Folks,

Regarding system level tests, including test for scale and soak:

The existing system tests for QPID are, naturally, tests of a
broker-centric model.  Since AMQP 1.0 allows for messaging models that
go beyond the simple broker-based approach, we need a system test bed
that can do the same.  This would include support for testing
peer-to-peer patterns, as well as testing distributed messaging
systems yet to be defined.

But rather than propose specific tests, I'd like to take a step back
and propose that we start by creating a proton-based traffic generator
tool.

I'd like to see us create something along the lines of
qpid-cpp-benchmark/qpid-send/qpid-receive, but derived from proton.

For those unfamiliar with qpid-cpp-benchmark, et al.  This is a tool
that can be used to generate message loads and various traffic
patterns for testing the broker.  It consists of a control program,
and a set of clients that generate/consume message flows and output
performance metrics.  The clients are created, configured and
controlled by the control program.  There are a ton of options that
can be used to configure the traffic patterns, including scaling the
number of clients during the test run.

Running a system test involves setting up the broker(s), then using
the tool to generate a traffic pattern against the broker under test.
The broker configuration and traffic flow characteristics are dictated
by the goals of the test.  At the end of the test, the clients report
their performance metrics back to the control program which presents
them as the results of the test.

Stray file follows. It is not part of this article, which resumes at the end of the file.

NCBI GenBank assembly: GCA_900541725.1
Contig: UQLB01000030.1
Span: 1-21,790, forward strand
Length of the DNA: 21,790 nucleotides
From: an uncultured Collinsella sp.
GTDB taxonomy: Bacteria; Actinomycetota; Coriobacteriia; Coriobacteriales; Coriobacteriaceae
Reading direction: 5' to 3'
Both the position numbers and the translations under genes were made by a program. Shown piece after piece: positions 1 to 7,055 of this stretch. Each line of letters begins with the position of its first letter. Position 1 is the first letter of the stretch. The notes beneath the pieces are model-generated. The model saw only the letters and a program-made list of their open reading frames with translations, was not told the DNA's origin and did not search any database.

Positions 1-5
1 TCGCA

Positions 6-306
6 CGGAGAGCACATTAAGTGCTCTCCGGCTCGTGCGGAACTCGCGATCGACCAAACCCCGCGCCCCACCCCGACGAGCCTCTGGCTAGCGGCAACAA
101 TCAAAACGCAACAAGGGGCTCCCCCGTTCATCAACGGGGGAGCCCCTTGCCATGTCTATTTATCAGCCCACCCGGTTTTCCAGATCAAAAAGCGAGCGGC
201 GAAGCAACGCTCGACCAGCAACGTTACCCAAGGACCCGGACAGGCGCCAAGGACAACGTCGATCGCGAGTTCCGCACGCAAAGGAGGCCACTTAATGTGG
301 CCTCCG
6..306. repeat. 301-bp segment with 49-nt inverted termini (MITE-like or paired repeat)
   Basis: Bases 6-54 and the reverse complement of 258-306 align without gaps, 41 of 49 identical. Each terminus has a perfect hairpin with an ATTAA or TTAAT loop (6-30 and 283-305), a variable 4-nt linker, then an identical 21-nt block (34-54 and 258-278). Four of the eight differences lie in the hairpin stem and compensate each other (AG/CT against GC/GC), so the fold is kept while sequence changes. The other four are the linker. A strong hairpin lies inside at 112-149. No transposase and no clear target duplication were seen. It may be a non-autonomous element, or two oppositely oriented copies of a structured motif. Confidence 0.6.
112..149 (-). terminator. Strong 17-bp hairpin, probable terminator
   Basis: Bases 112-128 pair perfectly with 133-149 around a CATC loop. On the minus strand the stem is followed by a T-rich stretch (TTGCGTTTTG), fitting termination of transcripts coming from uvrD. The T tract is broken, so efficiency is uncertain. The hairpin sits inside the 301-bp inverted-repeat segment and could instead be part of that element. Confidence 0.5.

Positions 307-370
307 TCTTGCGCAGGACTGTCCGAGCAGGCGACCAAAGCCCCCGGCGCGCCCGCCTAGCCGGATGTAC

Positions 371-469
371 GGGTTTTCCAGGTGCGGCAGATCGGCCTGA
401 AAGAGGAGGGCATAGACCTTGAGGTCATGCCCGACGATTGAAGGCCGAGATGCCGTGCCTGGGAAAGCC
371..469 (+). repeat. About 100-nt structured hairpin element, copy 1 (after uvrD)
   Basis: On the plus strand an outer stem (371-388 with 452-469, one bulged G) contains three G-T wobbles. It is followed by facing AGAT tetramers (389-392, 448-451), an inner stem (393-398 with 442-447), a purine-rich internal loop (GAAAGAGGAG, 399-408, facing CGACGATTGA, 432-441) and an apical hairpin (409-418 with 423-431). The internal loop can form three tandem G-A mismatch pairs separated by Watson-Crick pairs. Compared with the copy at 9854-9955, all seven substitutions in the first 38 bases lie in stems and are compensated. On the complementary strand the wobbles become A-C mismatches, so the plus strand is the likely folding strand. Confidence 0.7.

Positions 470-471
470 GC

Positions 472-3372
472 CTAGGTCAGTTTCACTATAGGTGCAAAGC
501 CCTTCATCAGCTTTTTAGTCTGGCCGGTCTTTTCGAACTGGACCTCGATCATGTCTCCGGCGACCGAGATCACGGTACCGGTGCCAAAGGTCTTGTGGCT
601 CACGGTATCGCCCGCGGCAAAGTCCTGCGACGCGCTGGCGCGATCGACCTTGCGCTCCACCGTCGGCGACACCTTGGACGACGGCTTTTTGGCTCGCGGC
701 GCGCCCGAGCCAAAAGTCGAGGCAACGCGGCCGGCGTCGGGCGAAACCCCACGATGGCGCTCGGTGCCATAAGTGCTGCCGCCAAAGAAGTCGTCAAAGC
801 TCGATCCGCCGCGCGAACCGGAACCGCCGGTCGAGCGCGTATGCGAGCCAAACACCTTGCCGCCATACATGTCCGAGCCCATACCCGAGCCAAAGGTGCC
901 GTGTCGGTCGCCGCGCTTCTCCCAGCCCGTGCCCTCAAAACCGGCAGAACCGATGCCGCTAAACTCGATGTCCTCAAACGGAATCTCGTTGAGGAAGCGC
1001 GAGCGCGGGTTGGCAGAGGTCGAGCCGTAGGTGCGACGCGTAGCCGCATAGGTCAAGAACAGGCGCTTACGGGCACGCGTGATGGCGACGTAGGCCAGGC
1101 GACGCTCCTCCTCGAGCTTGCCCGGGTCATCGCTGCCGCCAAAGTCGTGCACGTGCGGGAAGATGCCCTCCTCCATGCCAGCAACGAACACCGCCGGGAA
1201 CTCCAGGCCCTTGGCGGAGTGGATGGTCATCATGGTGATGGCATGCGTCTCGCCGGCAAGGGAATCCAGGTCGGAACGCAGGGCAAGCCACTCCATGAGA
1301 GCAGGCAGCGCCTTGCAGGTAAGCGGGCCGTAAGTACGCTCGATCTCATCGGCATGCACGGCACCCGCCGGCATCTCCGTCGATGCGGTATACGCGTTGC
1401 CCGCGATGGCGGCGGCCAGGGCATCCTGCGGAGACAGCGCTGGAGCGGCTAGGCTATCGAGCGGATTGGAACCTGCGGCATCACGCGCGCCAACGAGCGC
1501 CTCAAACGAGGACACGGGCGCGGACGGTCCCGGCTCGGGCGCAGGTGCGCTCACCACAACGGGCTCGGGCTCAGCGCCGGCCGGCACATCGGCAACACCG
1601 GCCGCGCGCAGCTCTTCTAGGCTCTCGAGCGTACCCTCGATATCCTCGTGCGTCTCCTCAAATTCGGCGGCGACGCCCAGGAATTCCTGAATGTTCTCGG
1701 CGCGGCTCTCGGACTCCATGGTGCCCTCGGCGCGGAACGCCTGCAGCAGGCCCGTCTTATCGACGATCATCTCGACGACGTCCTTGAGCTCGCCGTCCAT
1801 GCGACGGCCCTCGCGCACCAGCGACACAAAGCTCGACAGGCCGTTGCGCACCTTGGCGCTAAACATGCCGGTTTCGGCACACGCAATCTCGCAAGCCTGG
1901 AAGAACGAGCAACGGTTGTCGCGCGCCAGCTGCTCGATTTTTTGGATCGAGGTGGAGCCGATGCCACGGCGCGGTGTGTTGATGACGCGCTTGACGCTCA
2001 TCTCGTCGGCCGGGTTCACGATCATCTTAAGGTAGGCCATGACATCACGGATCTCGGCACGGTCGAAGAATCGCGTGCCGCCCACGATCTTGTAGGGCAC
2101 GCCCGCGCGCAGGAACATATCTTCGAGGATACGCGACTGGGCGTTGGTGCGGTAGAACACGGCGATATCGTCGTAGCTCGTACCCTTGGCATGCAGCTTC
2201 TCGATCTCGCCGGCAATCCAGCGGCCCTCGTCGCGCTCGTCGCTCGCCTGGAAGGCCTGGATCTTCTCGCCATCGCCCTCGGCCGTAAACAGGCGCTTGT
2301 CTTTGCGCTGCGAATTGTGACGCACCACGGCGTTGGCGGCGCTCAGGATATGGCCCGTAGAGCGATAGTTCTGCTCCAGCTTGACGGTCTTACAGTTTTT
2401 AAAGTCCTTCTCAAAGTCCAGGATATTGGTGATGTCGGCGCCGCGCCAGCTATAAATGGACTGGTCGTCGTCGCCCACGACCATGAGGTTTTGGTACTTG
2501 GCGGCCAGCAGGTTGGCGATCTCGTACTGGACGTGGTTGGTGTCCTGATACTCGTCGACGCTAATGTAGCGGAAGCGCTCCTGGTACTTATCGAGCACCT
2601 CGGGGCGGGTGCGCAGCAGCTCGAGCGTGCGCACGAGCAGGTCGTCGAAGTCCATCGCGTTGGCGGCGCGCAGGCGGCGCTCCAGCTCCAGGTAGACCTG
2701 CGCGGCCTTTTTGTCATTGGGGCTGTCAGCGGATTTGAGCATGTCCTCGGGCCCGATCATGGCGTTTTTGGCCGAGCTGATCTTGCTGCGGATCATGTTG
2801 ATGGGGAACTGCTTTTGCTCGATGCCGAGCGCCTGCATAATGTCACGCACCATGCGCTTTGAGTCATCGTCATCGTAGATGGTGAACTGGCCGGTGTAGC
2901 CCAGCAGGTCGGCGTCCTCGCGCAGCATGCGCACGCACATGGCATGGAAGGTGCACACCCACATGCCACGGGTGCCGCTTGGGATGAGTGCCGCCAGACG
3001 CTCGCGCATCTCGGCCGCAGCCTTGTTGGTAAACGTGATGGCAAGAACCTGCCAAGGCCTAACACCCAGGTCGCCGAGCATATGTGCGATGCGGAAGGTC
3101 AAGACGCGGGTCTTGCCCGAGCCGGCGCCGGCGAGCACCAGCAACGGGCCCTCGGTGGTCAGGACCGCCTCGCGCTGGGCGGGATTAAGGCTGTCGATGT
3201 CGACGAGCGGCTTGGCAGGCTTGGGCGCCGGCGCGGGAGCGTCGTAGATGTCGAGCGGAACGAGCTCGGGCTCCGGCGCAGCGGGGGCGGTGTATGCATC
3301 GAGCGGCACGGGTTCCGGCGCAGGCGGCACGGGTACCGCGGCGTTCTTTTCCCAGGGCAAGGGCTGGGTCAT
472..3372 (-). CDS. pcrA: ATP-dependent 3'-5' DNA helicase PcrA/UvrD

We can evolve this approach to better match proton's vision of a
distributed messaging world.  This would require us to replace the
exising 0.10 based test clients with proton-based clients -
specifically based on messenger.  For extra coverage, we implement
these clients in all the languages supported by messenger.  These
clients would support an identical management interface to the control
program.  That way we could easily swap client implementations for any
given test.  Eg. run a test with Java message producers and PHP based
consumers, repeat with C consumers and Ruby producers, etc.

Unlike the 0.10 clients, the proton clients would support the option
of listening for incoming connections - taa daa - point-to-point cross
language system tests!

And, of course, it would be possible for the clients to be usable
stand-alone - without the control program.

This traffic generator wouldn't be involved in setting up the
system(s) under test, at least not in the short term.  This could
change as we develop our stable of proton-based products.  For now,
assume each test is setup/configured prior to running the traffic
generator. Ideally, the traffic generator would accept "scripts" that
would describe the traffic flow for a given test.

thoughts?

-K

----- Original Message -----
> > Personally I feel like #3 is really a bit of a different animal
> > from
> > the
> > others. It's a functional test rather than a performance test, and
> > I'm not
> > sure how possible/desirable it is to cover both with the same test
> > code.
> 
> Agreed - it isn't a perf/soak test.  But it is on my mental "glaring
> holes in our proton testing" list that often prevents me from
> getting a decent evening's sleep.  You've done a good job describing
> an approach to solving this particular issue - I've taken the
> liberty to capture it as a JIRA:
> 
> https://issues.apache.org/jira/browse/PROTON-215
> 
> 
> 
> 
> 
> -K
> 
> ----- Original Message -----
> > On Mon, Feb 4, 2013 at 11:36 AM, Ken Giusti <kgiu...@redhat.com>
> > wrote:
> > 
> > > I like what I'm hearing - here are some objectives based on what
> > > has been
> > > proposed so far:
> > >
> > >
> > > 1) Messenger-based scale and soak tests.
> > >
> > >    These would be 'black-box' type tests that would mimic simple
> > > deployment scenarios, using clients based on messenger.  The goal
> > > would be
> > > to stress messenger's features under scale over time, e.g: # of
> > > connections, links, window sizes, header count, etc.
> > >
> > > I think we should leverage Hiram's amqp benchmarking project here
> > > -
> > > it
> > > appears to offer all the high-level test setup and control that
> > > we'd need
> > > for these types of tests.  I'm assuming we'd need to develop the
> > > messenger-based clients for sending/receiving traffic.  In the
> > > near
> > > term we